X-Men: Gold – Mojo’s Motives
Writer Marc Guggenheim peers inside the head of the terrifying TV tycoon!
After years of drawing the X-Men to his own nightmare realm, Mojo has decided to mix it up and swing by New York City instead. On October 18, Mojo takes Manhattan in X-MEN: GOLD #14!
So, what motivates the malevolent mogul behind all this chaos? We asked Guggenheim to find out.
Marvel.com: The first time we spoke about this crossover, you mentioned that Mojo would be your nightmare television executive. Now that you’ve written him, has that perspective held up?
Marc Guggenheim: Yeah, it really has. Even more so than I imagined.
The fun thing about writing Mojo has been the opportunity to get metatextual. I really, really pushed that—particularly in issue #14. There’s a page that has a really fun joke about the nature of X-Men capacity to not only avoid being killed but to be resurrected. It gave me a chuckle to see how Marc Laming executed that; the joke really lands.
Mojo can never be too broad or too big. No matter what you write for him, it never feels over the top.
Marvel.com: What inspires Mojo on a day-to-day basis?
Marc Guggenheim: For my money, Mojo gets motivated by three things: ratings, ratings, and ratings.
It makes him a very ego-simplistic guy. He has a very simple need: he wants the biggest audience he can get his hands on. There’s something very decadent about that kind of character—the kind that acts just so cravenly that nothing will stop him in his pursuit of ratings.
If you think about ratings, they are kind of meaningless. And I say that as someone who has been working in television for 18 years. [Laughs]
There’s nothing special about ratings. It gives you an idea of how many people are watching your show, but they aren’t good onto themselves. So Mojo pursues this entire endeavor for his entire life and it is a very meaningless pursuit.
If you can see him through that light, you almost start to feel bad for the guy.
Marvel.com: What draws Mojo to the X-Men? Why does he find them so magnetic?
Marc Guggenheim: Well, that’s a good question.
He has a history with them. It’s almost like he’s killing two birds with one stone—he gets his precious ratings at the same time that messes with the people who have often made his life difficult.
Every time he deals with the X-Men, he comes away diminished. But it’s more than just the X-Men foiling his plans—he usually ends up taking a step back as a result of his interactions with them. For someone like Mojo, who has this massive ego, he gets really picky about these upstart mutants that keep vexing him at every turn.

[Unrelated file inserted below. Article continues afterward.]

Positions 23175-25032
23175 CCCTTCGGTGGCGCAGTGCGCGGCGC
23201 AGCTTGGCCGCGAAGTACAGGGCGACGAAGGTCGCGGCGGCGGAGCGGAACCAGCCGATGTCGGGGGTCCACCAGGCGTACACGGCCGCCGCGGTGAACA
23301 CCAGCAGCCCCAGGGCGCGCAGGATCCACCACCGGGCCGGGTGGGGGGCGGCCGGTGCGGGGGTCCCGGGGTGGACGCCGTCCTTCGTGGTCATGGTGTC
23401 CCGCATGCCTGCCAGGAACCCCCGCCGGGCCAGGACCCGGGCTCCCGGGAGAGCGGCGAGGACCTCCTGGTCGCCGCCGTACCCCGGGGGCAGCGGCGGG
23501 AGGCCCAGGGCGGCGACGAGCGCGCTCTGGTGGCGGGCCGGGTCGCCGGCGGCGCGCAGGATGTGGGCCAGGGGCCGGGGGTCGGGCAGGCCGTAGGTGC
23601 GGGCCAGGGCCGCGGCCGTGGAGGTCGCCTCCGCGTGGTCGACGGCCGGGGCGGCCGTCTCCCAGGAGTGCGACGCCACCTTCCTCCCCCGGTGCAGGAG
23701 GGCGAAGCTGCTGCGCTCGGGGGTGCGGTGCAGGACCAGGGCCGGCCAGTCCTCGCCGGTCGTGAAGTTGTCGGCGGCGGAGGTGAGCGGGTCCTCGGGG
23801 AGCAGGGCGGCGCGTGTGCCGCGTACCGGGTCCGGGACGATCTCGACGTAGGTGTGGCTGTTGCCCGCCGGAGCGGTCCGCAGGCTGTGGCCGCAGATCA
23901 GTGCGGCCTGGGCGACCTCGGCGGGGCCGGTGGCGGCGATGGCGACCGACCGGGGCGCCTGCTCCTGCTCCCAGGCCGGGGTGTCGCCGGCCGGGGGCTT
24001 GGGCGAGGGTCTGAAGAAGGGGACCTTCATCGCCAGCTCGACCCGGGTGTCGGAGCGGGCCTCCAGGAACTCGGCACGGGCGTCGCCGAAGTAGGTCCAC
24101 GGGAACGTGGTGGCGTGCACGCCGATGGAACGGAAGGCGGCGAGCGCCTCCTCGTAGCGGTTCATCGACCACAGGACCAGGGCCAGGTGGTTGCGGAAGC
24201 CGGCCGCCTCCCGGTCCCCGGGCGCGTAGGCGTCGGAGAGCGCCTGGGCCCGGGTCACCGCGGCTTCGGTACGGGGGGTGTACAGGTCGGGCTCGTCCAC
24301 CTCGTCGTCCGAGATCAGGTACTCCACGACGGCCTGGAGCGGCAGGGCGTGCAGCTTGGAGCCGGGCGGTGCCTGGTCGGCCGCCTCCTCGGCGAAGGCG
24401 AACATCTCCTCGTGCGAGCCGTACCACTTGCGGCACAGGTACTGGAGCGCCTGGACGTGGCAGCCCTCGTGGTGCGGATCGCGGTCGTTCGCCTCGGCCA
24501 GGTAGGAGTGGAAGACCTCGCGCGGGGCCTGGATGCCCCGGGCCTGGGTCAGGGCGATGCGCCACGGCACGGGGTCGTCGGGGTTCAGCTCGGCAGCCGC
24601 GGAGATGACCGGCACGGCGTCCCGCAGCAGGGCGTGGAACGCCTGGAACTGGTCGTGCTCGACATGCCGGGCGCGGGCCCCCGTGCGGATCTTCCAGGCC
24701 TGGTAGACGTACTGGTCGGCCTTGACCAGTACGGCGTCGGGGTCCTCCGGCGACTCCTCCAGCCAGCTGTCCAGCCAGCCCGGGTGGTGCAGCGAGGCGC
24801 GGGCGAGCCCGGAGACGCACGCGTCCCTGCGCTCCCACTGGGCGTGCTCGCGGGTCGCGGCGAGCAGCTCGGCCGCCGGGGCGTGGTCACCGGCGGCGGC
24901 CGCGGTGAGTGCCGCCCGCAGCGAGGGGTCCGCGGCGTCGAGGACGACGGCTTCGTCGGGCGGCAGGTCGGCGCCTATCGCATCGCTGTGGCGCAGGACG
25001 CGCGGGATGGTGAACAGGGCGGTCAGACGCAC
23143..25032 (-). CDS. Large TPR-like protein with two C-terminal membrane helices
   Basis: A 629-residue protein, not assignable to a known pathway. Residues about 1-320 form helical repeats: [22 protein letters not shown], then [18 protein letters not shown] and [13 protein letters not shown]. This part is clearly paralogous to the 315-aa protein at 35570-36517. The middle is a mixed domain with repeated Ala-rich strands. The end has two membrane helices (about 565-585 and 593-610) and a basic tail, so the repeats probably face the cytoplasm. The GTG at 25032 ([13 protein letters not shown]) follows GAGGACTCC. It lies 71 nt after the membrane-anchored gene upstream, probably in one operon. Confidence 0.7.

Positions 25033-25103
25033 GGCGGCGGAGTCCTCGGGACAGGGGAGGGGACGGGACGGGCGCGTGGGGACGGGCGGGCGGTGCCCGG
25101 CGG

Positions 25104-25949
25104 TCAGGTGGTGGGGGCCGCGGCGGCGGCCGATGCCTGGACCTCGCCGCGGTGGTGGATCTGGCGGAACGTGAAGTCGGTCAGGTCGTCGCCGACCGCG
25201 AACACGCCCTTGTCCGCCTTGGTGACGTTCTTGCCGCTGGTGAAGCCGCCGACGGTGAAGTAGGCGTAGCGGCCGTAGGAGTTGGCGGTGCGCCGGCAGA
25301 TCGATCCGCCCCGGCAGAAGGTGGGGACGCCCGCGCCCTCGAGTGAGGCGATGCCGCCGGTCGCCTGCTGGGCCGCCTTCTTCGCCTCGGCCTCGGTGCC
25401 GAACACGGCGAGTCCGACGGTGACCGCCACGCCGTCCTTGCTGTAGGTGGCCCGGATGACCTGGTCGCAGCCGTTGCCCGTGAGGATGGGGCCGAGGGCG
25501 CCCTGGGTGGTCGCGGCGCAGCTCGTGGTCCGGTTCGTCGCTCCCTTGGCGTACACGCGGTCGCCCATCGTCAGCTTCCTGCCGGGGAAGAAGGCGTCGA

Marvel.com: What are your thoughts on Marc Laming’s rendition of Mojo? What about his depiction really brings out those characteristics?
Marc Guggenheim: I really like Marc’s ability to capture a lot of the humor of Mojo. It can be one thing to draw Mojo as really diabolical or creepy looking, but Marc also manages to nail all the jokes that are written here.
Marc has also made Major Domo this really fun visual sidekick to Mojo. You’ll often see Major Domo’s facial expressions are providing a fun, but subtle, commentary on something probably all of us can appreciate—working with the worst boss ever. [Editor’s note: Not me! I love my bosses that will definitely read this article!]
Marvel.com: How did you and Marc go about capturing the broken physics and inherent strangeness of the Mojoverse?
Marc Guggenheim: In issue #14, Marc takes us on a tour of the X-Men’s Greatest Hits. His artwork does a fantastic job of not only replicating the look and feel of those stories, but really the look and feel of those eras.
For example, we open with a scene set around the start of “Mutant Genesis”—the beginning of [writer] Chris Claremont and [artist] Jim Lee’s three-part Magneto story in X-MEN. You’ll really feel like you are transported back. It’s really cool and fun.
I just want to say, Mike Mayhew drew issue #13, Marc draws issue #14, Diego Bernard will do issue #15, and all the issues are colored by Rain Beredo. All the artists are turning in unbelievable work. And Rain’s coloring brings it all together so even though three different artists are on board, it keeps a similar visual style all the way through.
They are really, really, really stunning looking books. All our artists are up to the challenge of the incredibly huge landscape we are playing with here. These are really big widescreen sequences across the biggest, most iconic X-Men stories that have ever been done. It has been really easy to write, but man the artists have had their work cut out for them.
Marvel.com: What about this story makes Mojo so dangerous to the X-Men?
Marc Guggenheim: Every time the X-Men have dealt with Mojo, it hasn’t just been on his terms, but on his playing field as well. For Mojo to make a breach into our world—it just ups the dramatic stakes. You’ll see throughout the series how Mojo’s plot eventually impacts Manhattan. To my knowledge—I’m always loathe to say we’ve never seen something because there are so many stories—I feel pretty confident in saying we’ve never seen this before.
Without spoiling the ending, I will say that by the end of this issue the battlefield will be very significantly changed. It sets up the climax that we will reach in X-MEN: BLUE #15.
The crossover continues in X-MEN: GOLD #14, by Marc Guggenheim and artist Marc Laming, on October 18!
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